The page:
To answer your question, the Fulbright Program in South Korea is pretty selective. I am not sure about the numbers for research grants, but for teaching assistantships, I believe about a quarter to a third of people who apply are accepted. This year, the majority of my fellow teachers have prior experience with teaching or East Asia, but there are lots of other majors represented as well. No matter what, I’d highly recommend applying! You’ll never know if you don’t try. 화이팅!
For better or worse, everything has changed.
I returned to work last Monday for the first time since Christmas. (Well, I had a two week winter camp in the afternoons, but that’s a blip on the radar.) Everything has changed. Everything is weird. It’s familiar but it’s not. I’m having a difficult time readjusting from Seoul to what is supposed to be my “home” this year.
I wake up in the mornings and look in the wrong places for my cereal bowl and soy milk. I got used to the kitchen I had in Seoul. It’s been a week, and every morning, without fail, I look for something in the wrong drawer or on the wrong shelf.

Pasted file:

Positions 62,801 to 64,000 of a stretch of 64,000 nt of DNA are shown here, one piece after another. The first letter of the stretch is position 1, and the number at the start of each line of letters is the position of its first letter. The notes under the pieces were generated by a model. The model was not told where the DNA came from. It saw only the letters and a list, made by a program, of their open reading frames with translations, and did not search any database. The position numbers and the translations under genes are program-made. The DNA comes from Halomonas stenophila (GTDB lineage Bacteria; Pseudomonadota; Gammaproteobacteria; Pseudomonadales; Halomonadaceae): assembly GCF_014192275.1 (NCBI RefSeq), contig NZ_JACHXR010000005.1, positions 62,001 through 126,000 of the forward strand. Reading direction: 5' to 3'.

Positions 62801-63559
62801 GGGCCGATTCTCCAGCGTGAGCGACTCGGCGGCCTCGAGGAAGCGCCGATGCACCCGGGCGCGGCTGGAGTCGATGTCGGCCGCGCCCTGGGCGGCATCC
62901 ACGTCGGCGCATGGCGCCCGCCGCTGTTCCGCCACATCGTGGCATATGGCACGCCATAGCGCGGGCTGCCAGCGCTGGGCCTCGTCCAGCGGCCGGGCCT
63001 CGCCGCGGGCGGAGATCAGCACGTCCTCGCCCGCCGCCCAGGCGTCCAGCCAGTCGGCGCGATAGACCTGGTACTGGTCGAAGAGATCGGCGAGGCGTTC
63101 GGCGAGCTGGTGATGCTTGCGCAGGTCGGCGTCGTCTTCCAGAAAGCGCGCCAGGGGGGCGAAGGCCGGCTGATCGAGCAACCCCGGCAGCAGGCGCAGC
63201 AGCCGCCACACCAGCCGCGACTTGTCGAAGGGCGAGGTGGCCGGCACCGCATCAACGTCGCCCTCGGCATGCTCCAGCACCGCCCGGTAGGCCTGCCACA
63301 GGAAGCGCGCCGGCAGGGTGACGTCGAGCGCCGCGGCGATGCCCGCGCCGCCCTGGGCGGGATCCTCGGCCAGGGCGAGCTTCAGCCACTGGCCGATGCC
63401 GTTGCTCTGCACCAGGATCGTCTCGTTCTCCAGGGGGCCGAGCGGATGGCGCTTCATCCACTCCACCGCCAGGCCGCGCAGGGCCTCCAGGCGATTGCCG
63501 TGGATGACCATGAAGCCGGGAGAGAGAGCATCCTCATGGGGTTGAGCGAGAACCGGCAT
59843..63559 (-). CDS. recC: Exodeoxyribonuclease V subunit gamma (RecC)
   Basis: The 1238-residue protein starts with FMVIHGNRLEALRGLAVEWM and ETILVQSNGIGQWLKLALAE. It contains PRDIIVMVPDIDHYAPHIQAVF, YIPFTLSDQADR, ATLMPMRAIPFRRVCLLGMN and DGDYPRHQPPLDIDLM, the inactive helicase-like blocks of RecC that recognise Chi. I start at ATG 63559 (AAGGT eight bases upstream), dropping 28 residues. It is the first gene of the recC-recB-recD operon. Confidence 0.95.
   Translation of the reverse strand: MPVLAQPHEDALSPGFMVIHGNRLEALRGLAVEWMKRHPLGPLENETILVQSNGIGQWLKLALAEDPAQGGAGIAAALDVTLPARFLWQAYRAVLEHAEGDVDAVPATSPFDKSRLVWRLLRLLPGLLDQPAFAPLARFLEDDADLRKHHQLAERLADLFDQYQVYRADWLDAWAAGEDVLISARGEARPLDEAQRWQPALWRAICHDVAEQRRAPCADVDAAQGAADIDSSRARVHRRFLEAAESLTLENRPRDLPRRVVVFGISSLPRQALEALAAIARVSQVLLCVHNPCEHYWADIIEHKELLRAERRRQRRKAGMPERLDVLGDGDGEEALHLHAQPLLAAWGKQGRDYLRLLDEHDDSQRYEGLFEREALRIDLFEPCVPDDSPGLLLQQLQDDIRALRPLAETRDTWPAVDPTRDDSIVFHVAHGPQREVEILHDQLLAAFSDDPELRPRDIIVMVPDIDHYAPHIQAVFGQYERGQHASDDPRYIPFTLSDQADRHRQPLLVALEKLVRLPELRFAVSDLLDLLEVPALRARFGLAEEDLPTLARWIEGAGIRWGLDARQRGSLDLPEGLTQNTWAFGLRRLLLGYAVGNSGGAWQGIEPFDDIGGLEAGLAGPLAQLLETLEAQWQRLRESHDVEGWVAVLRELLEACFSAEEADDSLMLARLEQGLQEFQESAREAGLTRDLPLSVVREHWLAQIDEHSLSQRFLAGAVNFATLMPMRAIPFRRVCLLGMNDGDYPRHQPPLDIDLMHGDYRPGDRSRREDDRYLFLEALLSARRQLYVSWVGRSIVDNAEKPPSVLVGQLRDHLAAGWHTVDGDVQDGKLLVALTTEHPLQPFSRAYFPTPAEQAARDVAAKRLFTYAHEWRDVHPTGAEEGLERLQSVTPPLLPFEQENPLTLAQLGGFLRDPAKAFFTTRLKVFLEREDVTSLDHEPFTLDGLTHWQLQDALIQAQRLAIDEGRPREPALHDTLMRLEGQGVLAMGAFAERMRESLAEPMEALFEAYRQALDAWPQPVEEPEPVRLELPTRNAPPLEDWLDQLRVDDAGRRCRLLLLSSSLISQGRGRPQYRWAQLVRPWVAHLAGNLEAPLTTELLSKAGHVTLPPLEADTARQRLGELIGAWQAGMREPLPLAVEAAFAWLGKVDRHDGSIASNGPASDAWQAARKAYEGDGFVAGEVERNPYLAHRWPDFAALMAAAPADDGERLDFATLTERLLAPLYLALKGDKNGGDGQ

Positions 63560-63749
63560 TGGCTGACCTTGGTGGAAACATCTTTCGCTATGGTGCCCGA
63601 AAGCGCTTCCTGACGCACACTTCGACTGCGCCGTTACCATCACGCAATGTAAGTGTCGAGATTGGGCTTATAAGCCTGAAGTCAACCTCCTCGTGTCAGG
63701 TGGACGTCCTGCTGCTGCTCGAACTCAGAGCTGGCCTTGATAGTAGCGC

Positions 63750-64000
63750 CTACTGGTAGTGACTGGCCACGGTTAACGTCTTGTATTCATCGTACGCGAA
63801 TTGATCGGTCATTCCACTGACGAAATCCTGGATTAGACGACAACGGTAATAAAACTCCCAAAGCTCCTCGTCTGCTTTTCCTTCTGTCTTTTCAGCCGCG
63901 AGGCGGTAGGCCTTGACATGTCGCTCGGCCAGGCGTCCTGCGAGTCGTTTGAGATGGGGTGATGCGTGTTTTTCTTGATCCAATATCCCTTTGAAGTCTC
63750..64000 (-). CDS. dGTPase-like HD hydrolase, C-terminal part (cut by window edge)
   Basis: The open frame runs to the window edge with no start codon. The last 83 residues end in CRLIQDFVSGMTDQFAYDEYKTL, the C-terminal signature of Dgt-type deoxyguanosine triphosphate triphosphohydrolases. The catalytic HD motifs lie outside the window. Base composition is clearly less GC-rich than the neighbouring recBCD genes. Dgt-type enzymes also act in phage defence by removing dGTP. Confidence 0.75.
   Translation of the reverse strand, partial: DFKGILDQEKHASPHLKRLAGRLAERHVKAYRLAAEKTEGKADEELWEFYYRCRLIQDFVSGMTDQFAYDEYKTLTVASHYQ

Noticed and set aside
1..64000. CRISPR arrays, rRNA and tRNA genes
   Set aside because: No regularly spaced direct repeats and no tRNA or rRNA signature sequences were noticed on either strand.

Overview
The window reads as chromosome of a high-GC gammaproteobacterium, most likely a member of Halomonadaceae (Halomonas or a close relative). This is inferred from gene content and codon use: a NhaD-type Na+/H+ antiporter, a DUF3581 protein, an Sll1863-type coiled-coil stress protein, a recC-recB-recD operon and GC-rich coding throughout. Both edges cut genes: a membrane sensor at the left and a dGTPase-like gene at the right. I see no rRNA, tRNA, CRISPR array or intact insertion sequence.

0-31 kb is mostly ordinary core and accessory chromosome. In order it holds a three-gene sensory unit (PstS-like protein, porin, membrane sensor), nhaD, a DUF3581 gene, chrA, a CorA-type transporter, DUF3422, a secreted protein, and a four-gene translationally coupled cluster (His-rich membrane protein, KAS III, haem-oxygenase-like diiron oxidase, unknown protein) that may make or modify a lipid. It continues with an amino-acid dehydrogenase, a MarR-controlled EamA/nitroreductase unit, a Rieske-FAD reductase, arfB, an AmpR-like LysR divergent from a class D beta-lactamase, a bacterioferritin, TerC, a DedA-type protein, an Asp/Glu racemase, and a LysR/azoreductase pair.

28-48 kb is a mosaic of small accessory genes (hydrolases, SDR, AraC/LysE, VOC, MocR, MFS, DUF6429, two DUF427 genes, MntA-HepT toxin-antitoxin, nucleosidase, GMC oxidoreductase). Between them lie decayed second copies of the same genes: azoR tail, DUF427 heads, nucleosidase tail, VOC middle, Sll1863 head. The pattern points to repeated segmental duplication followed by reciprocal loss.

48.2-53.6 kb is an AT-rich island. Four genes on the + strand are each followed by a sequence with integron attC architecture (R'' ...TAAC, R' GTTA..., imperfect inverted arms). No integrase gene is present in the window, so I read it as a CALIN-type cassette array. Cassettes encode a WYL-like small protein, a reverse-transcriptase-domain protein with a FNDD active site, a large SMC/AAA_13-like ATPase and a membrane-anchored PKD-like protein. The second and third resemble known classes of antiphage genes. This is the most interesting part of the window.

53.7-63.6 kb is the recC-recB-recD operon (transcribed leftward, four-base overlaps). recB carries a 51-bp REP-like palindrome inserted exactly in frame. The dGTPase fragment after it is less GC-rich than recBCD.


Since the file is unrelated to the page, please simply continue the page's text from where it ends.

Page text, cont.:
Monday morning, I arrived at my office and everything moved. The desks were different. They moved. There were extras. The creature comforts of my office (a snack drawer and instant coffee) temporarily(?) disappeared.
They moved my desk. I used to be next to the window, facing the door, on the aisle you walk through to get to the fridge and the sink. Now I am smack in the middle of a cluster of unused-but-claimed desks, facing towards the window, with my back to the door. The other english teachers have moved into my office. They all sit together, behind me. I can’t help but think that they subconsciously excluded me… again. Yet I don’t want to move. Because it won’t bring back my old office with my old teachers, snacks and coffee included.
Some of my old co-teachers left. I haven’t met all the new ones yet and I don’t know how they will be as co-teachers. Most of my old teachers just sat quietly in the back while I did my thing. I believe that one of my favorite co-teachers — an older man who sat across from me in the office last year — has left, or retired, or some combination of the two. He was always very kind, always spoke to me in English, brought me fruit from lunch even if I didn’t want it. He made me feel welcomed. As the school year starts, a little piece of me is mourning that.
Then there was the physics professor in my office last year. I haven’t seen him yet. Maybe he moved. Teachers in Korea get moved every few years to a new school. He knew little English but liked to talk about headlines in the daily newspaper. One day, just weeks before winter vacation, he came in and said proudly “I! Am the physics teacher!” There was also the new, young female teacher who always made our office coffee. I didn’t know it, but these people made an positive impact on my day, everyday. I couldn’t wait to get to the office in the morning.